Meera Nanda points out that the physical aspects of modern yoga as it is practiced today actually

were hybridized with drills, gymnastics and body-building techniques borrowed from Sweden, Denmark, England, the United States, and other Western countries. These innovations were creatively grafted on the Yoga Sutras—which has been correctly described…as "the yoga canon for people who have accepted brahmin theology"—to create an impression of five thousand years worth of continuity where none really exists. The HAF’s current insistence is thus part of a false advertising campaign about yoga’s ancient Brahmanical lineage.

How can something that is itself a product of appropriation and hybridization of a variety of cultures be accused of being culturally appropriated only now by “the West”?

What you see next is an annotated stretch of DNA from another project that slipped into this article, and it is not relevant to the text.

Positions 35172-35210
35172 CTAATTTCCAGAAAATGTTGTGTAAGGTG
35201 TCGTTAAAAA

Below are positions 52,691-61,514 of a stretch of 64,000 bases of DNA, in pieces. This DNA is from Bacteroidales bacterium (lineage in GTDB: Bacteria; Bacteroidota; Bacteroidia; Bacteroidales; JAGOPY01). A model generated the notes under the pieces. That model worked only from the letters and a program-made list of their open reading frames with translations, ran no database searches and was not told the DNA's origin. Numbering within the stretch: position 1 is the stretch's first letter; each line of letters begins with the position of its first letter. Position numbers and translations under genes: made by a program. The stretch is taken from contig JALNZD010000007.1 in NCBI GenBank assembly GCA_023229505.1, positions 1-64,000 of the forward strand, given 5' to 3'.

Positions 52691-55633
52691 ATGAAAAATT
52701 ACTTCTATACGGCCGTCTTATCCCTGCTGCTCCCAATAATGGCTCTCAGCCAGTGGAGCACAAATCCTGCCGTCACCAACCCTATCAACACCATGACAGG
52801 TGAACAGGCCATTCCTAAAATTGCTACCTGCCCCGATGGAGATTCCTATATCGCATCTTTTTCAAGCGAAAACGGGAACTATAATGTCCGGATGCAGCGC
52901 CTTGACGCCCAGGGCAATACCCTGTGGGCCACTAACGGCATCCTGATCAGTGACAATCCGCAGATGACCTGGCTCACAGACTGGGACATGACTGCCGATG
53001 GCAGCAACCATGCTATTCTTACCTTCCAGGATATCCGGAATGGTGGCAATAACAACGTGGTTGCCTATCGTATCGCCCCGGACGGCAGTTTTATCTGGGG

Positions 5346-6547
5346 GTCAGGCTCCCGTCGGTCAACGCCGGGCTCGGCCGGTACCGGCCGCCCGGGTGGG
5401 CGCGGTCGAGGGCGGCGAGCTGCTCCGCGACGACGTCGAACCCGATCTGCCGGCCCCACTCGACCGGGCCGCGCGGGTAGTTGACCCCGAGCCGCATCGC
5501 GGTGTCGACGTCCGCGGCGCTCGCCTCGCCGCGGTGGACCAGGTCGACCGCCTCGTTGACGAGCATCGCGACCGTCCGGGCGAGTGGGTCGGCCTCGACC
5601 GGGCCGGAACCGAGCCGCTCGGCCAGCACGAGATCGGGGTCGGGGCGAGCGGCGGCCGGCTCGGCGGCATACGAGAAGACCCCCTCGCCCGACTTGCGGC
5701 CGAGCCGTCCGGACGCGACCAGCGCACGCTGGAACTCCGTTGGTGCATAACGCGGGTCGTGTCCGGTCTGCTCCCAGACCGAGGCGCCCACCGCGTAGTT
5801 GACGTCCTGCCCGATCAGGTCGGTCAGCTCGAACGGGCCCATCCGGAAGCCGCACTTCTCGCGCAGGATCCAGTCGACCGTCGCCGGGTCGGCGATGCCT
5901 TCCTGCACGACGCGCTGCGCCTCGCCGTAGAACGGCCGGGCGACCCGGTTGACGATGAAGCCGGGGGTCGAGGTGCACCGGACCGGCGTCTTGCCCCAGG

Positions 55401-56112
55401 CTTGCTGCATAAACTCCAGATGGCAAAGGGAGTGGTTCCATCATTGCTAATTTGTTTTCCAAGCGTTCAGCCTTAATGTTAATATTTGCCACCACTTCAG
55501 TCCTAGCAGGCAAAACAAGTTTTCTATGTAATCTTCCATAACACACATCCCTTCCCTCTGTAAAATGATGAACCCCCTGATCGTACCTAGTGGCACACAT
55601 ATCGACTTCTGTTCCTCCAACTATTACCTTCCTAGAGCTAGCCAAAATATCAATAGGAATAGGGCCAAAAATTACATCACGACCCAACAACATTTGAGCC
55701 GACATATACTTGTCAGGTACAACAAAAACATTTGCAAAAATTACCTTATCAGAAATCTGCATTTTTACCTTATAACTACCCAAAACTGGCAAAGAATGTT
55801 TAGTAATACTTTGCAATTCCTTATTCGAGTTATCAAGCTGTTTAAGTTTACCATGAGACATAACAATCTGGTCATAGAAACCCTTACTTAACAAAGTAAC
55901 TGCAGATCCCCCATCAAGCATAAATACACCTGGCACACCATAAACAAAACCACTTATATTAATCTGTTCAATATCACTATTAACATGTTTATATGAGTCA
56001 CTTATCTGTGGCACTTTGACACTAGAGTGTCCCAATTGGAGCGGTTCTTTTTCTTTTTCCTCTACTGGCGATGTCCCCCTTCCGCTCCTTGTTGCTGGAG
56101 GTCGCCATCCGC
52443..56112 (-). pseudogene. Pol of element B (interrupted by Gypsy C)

New initiatives like South Asian American Perspectives on Yoga in America (SAAPYA) have a mission to bring South Asian American leadership to yoga in the US and to create awareness about yoga’s South Asian roots. Many have pointed out the commonalities between HAF’s yoga campaign and SAAPYA, in seemingly asserting a monolithic religious origin for yoga. They say that “SAAPYA recognizes the lineage of yoga, both cultural and theological, to be grounded in South Asia and to be nurtured within an open and expansive reading of Hinduism.” Much of SAAPYA’s discourse uses the language of social justice and decolonization, though there seems to be a reluctance to distinguish themselves from HAF and its broader ideology. As progressive South Asians in the United States, should it not give us pause when we find ourselves making similar arguments as Hindu right-wing groups? When effort has been made to call out ordinary white people for “appropriating” yoga, where is our responsibility to expose Hindu right organizations and their broader ideology?